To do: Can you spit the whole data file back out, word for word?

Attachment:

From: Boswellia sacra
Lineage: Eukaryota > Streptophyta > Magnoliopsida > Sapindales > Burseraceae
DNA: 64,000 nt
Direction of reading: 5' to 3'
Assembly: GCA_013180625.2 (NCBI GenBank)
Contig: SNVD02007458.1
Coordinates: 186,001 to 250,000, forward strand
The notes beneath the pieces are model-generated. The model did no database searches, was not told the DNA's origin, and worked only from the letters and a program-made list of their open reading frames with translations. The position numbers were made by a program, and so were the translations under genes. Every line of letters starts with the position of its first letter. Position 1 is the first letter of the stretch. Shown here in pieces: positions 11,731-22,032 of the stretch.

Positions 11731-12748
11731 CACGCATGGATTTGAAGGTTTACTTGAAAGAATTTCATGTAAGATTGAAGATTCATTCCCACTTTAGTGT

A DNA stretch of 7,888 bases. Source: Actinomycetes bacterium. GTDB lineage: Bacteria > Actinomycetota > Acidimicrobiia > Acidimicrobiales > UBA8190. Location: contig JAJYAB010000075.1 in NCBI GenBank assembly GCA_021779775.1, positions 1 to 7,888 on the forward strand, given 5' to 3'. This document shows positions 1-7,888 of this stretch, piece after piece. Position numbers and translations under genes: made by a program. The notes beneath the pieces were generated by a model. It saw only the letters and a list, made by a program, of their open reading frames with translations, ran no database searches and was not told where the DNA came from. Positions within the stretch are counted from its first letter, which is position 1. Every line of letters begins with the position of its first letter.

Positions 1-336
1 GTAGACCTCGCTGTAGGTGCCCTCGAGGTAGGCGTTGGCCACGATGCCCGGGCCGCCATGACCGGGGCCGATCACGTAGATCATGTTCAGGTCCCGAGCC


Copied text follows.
From: Boswellia sacra
Lineage: Eukaryota > Streptophyta > Magnoliopsida > Sapindales > Burseraceae
DNA: 64,000 nt
Direction of reading: 5' to 3'
Assembly: GCA_013180625.2 (NCBI GenBank)
Contig: SNVD02007458.1
Coordinates: 186,001 to 250,000, forward strand
The notes beneath the pieces are model-generated. The model did no database searches, was not told the DNA's origin, and worked only from the letters and a program-made list of their open reading frames with translations. The position numbers were made by a program, and so were the translations under genes. Every line of letters starts with the position of its first letter. Position 1 is the first letter of the stretch. Shown here in pieces: positions 11,731-22,032 of the stretch.

Positions 11731-12748
11731 CACGCATGGATTTGAAGGTTTACTTGAAAGAATTTCATGTAAGATTGAAGATTCATTCCCACTTTAGTGT

A DNA stretch of 7,888 bases. Source: Actinomycetes bacterium. GTDB lineage: Bacteria > Actinomycetota > Acidimicrobiia > Acidimicrobiales > UBA8190. Location: contig JAJYAB010000075.1 in NCBI GenBank assembly GCA_021779775.1, positions 1 to 7,888 on the forward strand, given 5' to 3'. This document shows positions 1-7,888 of this stretch, piece after piece. Position numbers and translations under genes: made by a program. The notes beneath the pieces were generated by a model. It saw only the letters and a list, made by a program, of their open reading frames with translations, ran no database searches and was not told where the DNA came from. Positions within the stretch are counted from its first letter, which is position 1. Every line of letters begins with the position of its first letter.

Positions 1-336
1 GTAGACCTCGCTGTAGGTGCCCTCGAGGTAGGCGTTGGCCACGATGCCCGGGCCGCCATGACCGGGGCCGATCACGTAGATCATGTTCAGGTCCCGAGCC